The Illinois state budget crisis is imperiling intervention programs that seek that provide alternatives to drugs and violence for the state’s at-risk youths, reports the Chicago Tribune. Illinois owes its vendors – most of them nonprofits – more than $3.7 billion, according the state’s comptroller’s office. Many operate anti-violence programs that have cut back drastically or shut down during the summer months, when violence peaks.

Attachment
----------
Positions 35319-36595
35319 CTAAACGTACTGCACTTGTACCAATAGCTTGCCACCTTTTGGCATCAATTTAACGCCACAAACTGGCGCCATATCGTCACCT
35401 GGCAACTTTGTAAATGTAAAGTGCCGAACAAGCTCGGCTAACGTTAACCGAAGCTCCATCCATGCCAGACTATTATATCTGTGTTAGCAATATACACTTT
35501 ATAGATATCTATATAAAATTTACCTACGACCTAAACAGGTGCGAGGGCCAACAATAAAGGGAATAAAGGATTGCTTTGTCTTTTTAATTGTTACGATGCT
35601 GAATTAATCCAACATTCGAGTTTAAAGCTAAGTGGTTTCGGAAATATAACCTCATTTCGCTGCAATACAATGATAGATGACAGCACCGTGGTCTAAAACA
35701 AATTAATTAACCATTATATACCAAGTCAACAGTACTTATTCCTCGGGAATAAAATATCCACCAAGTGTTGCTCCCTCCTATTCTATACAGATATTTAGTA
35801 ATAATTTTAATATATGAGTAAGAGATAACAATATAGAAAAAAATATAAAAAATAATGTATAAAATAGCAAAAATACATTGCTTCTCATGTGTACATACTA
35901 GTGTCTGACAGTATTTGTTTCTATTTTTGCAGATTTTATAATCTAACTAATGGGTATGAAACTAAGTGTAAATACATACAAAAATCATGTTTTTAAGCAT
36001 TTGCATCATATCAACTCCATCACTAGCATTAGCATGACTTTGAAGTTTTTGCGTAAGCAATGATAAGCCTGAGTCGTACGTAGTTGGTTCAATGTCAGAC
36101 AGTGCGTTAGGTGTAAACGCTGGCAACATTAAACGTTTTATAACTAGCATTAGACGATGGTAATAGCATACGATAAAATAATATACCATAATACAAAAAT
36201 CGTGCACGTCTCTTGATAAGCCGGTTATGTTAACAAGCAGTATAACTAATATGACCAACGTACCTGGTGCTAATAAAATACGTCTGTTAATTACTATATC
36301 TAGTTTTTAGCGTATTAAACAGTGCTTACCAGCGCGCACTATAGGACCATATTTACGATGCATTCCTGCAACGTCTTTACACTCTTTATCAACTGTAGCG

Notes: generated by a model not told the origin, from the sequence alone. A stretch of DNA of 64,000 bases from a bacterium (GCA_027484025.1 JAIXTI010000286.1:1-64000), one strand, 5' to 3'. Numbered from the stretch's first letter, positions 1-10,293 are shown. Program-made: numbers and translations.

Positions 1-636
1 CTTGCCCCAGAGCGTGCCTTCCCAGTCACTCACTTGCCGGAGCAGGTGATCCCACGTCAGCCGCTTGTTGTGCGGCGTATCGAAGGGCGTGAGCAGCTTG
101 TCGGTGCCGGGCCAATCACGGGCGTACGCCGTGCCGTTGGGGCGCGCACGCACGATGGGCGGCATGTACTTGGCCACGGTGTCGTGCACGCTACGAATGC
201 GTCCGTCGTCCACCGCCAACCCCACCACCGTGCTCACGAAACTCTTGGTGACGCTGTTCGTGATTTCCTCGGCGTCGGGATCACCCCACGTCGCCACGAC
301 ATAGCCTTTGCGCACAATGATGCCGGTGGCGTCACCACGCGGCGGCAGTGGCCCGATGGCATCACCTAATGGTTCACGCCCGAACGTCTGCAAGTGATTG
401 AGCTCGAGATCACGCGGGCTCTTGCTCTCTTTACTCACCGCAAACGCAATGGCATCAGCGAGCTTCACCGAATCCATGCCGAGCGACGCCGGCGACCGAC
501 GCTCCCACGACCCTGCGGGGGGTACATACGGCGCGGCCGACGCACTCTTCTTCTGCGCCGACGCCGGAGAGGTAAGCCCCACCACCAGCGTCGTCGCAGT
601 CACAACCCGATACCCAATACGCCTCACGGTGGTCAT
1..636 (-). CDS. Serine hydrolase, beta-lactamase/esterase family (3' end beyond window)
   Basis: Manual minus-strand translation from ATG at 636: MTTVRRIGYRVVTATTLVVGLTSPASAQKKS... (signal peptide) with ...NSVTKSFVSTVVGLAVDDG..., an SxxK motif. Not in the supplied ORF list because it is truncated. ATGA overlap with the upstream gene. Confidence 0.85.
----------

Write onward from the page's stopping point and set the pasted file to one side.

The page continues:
Last week, Gov. Pat Quinn, acknowledged the problem when he announced the formation of an anti-violence commission to take testimony from those affected by violence. Advocates say that kids who have nowhere to go are more likely to fall into gangs. “Unfortunately, lots of programs are cutting back on staff,” said Alan Henry, a spokesman for the comptroller’s office. “There’s only so much money, and it runs out very quickly.”